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Removing Interferences for Better Quality Data in Challenging Samples
Industry Insight

Removing Interferences for Better Quality Data in Challenging Samples

Removing Interferences for Better Quality Data in Challenging Samples
Industry Insight

Removing Interferences for Better Quality Data in Challenging Samples


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Analyzing complex sample matrices is a challenging business, interferences may lead to wrong results, so you have to be confident that you are measuring your analytes correctly. Described as the first, future-proof triple quadrupole ICP-MS solution, the Thermo Scientific™ iCAP™ TQ ICP-MS is designed to help researchers overcome these issues by combining triple quadrupole accuracy with single quadrupole ease of use. 


To learn more about the challenges researchers currently face and how the iCAP™ TQ ICP-MS  instrument helps provide better quality data from challenging samples, we spoke to Dr Daniel Kutscher, Product Specialist, ICP-MS Trace Element Analysis, Thermo Fisher Scientific.


AB: How much of a problem are interferences in challenging matrices and how do scientists overcome this at the moment?


Daniel Kutscher (DK): As with all analytical techniques, ICP-MS is affected by interferences which may lead to wrong results. Of most concern are spectral interferences, basically other ions that have the same nominal mass as the analyte and cannot be resolved using quadrupole based ICP-MS instruments. Roughly, one can distinguish two types of spectral interferences: Polyatomic and isobaric interferences.  Polyatomic interferences are formed through recombination of atomic ions during the transition of the ion beam into the mass spectrometer, and virtually all atoms present in a sample may contribute. In contrast, isobaric interferences are caused by elements that share isotopes with the same nominal mass (e.g. 64Zn and 64Ni), or through the formation of doubly charged ions, which may appear at the same m/z ratio as the analyte (for example, in presence of Sm, 75As+ is interfered through the formation of 150Sm2+). The removal of polyatomic interferences is effectively accomplished using an inert gas (Helium) and a generic interference removal mechanism, commonly referred to as kinetic energy discrimination (KED). The removal of isobaric interferences is possible by leveraging the different reactivity of given elements towards reactive gases such as O2, H2 or NH3. If either the analyte or the interfering ion undergoes a reaction with one of the aforementioned gases, it is possible to measure interference free. However, when using reactive gases in a collision/reaction cell system, there is always the potential risk of other unwanted reactions occurring at the same time, which may lead to other unwanted interferences. In order to better control the reaction pathways in the cell, it is important to include an additional mass filtering quadrupole ahead of the collision/reaction cell system, so that only the analyte of interest (and hence the interference to be removed) may enter the device. This is exactly what is happening inside triple quadrupole ICP-MS systems like the Thermo Scientific iCAP TQ ICP-MS.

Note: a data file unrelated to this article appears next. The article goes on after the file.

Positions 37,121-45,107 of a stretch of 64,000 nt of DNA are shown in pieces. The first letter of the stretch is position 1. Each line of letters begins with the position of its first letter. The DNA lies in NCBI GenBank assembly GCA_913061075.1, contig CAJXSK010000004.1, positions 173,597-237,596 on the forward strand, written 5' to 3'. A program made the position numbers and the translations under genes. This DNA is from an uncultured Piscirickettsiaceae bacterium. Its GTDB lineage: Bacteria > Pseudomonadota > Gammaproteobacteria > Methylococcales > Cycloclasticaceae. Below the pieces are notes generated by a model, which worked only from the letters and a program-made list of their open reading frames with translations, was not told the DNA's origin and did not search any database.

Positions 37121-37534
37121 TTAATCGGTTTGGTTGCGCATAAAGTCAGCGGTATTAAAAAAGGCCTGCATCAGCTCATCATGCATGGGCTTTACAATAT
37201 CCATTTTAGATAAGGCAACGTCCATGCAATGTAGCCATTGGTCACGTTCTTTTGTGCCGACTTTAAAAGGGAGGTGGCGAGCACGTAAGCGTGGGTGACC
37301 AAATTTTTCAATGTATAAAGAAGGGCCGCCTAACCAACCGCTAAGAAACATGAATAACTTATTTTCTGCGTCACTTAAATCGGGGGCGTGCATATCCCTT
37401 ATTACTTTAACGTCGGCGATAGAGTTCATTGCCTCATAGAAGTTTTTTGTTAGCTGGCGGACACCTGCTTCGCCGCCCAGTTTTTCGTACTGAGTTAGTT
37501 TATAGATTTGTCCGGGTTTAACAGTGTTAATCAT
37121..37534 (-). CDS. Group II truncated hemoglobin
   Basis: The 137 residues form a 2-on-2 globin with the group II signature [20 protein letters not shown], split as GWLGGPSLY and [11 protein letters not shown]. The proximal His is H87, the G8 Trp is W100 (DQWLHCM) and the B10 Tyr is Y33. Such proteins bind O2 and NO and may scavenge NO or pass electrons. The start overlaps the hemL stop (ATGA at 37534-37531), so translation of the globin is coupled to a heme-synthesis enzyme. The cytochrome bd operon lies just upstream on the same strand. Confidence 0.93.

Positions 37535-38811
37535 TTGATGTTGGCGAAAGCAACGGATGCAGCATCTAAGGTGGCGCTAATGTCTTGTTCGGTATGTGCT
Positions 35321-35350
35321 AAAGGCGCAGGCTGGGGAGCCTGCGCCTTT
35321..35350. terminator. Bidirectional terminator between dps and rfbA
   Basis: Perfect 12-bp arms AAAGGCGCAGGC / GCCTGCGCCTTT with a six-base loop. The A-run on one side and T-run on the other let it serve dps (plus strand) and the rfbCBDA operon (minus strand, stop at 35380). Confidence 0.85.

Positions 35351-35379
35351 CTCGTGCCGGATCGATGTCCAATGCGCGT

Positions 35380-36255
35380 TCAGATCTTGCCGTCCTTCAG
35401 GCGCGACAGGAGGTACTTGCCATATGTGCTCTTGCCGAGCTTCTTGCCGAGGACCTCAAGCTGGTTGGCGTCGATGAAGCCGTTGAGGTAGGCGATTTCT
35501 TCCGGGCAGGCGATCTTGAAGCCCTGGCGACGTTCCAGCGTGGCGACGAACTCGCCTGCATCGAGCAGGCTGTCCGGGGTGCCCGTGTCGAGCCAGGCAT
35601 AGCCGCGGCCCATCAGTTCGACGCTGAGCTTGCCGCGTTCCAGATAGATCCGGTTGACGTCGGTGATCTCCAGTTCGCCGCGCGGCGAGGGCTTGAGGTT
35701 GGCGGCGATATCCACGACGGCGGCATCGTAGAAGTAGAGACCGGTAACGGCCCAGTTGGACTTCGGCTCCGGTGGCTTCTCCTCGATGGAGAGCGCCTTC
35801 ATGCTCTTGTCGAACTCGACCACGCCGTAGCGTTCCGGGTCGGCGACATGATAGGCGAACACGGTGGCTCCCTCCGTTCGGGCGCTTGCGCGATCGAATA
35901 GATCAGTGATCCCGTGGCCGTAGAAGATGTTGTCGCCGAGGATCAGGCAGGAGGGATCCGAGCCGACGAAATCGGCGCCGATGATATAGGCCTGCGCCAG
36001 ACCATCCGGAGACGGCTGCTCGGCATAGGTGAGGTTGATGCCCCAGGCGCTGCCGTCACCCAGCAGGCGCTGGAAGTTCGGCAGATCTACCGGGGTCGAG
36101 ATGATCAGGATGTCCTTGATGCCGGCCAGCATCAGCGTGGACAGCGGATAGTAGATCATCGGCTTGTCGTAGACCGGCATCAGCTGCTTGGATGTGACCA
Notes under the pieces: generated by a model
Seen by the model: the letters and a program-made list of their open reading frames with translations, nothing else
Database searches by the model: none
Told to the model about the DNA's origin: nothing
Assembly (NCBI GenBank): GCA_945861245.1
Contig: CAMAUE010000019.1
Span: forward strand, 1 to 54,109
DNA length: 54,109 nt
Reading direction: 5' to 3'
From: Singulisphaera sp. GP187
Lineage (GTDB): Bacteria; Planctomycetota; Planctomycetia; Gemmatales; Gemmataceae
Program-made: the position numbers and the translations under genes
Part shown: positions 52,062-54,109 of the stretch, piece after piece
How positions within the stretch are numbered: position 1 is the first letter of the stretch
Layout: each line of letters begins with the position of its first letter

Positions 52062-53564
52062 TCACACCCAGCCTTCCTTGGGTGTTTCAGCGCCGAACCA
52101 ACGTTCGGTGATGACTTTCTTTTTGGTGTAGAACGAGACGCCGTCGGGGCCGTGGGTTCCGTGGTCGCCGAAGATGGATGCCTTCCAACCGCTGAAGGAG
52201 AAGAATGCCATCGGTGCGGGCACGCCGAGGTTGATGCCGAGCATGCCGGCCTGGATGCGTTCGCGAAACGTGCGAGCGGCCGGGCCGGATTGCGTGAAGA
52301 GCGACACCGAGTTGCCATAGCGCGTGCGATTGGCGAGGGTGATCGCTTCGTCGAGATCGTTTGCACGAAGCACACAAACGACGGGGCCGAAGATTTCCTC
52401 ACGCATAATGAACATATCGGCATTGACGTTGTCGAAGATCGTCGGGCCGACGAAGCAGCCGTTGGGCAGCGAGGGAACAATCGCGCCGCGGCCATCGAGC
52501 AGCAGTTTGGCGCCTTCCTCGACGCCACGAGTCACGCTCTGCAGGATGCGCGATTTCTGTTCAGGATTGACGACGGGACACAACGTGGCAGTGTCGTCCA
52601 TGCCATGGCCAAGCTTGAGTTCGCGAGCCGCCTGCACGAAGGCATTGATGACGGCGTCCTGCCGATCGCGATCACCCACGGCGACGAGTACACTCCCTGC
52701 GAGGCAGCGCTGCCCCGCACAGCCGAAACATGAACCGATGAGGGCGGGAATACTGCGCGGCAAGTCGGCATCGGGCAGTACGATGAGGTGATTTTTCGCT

The Thermo Scientific™ iCAP™ TQ ICP-MS.


AB: The Thermo Scientific iCAP TQ ICP-MS system is designed to overcome interferences, how does it do this?